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time and space.
The runtime analysis is a little tricky. The worst case is when we do have a cycle, so we don't return until fastRunner equals slowRunner. But how long will that take?
First, we notice that when both runners are circling around the cycle fastRunner can never skip over slowRunner. Why is this true?
Suppose fastRunnerhad just skipped over slowRunner. fastRunner would only be 1 node ahead of slowRunner, since their speeds differ by only 1. So we would have something like this:
[ ] -> [s] -> [f]
What would the step right before this "skipping step" look like? fastRunner would be 2 nodes back, and slowRunner would be 1 node back. But wait, that means they would be at the same node! So fastRunnerdidn't skip over slowRunner! (This is a proof by contradiction.)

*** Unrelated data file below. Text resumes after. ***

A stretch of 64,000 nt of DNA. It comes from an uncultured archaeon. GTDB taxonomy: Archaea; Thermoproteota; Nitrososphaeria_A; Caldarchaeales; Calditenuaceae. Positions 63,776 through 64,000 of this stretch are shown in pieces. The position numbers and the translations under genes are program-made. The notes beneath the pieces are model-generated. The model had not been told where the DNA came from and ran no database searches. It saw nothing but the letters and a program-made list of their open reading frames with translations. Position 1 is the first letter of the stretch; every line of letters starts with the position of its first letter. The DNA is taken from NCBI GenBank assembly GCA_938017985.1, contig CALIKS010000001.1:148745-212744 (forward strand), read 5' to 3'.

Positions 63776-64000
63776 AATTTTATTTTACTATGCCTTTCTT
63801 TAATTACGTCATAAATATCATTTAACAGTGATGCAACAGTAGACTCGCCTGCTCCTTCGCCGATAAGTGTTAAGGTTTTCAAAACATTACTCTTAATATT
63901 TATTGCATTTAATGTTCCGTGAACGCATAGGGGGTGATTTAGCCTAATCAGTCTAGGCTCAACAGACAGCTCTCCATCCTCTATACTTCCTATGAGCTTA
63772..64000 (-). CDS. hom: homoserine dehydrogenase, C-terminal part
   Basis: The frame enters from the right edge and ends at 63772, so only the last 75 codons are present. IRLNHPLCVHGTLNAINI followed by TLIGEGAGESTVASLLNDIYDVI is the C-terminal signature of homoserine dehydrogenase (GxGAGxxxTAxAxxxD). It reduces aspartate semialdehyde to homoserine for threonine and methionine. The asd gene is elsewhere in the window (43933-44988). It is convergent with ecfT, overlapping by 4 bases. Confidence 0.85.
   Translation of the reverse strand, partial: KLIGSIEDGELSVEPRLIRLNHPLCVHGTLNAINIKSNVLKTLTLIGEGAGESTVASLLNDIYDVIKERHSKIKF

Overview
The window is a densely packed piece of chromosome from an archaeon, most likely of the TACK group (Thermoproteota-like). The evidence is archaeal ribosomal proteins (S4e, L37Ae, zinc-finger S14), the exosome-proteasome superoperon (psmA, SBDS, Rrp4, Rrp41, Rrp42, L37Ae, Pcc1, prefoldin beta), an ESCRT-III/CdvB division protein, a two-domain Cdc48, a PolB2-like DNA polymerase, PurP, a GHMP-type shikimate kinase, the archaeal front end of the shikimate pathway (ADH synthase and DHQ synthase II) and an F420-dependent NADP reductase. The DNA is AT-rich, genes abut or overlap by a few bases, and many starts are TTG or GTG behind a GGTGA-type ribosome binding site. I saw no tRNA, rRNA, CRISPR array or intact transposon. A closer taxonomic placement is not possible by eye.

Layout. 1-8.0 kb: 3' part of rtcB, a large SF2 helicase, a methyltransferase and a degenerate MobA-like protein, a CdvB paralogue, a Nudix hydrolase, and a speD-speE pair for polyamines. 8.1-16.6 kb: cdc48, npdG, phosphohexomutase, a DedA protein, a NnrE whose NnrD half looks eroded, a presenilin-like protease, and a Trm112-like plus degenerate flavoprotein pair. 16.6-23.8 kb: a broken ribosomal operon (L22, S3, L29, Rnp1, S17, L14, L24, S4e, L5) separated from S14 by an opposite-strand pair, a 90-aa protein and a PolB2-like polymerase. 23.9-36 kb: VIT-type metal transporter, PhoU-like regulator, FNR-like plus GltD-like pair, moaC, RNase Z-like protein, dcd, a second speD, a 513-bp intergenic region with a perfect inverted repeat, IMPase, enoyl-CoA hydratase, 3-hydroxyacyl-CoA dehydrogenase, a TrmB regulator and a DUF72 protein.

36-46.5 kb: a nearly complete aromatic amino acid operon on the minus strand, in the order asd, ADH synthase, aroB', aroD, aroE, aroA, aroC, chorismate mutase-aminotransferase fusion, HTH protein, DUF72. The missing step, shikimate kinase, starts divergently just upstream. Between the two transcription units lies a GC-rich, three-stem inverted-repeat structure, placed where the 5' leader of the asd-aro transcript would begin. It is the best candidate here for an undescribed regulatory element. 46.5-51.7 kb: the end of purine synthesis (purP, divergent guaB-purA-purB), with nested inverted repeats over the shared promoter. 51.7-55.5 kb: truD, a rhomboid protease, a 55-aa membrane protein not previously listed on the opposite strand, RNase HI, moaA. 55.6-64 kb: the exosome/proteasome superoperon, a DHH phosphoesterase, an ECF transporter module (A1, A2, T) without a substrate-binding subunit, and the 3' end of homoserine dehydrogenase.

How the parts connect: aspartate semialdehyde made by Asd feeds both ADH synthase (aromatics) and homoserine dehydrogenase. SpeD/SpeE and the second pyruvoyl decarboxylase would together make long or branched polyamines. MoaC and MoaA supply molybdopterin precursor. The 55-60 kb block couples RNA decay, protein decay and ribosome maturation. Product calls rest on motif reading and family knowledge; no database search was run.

Since fastRunner can't skip over slowRunner, at mostslowRunner will run around the cycle once and fastRunner will run around twice. This gives us a runtime of .
For space, we store two variables no matter how long the linked list is, which gives us a space cost of .
How would you detect the first node in the cycle? Define the first node of the cycle as the one closest to the head of the list.
Would the program always work if the fast runner moves three steps every time the slow runner moves one step?
What if instead of a simple linked list, you had a structure where each node could have several "next" nodes? This data structure is called a "directed graph." How would you test if your directed graph had a cycle?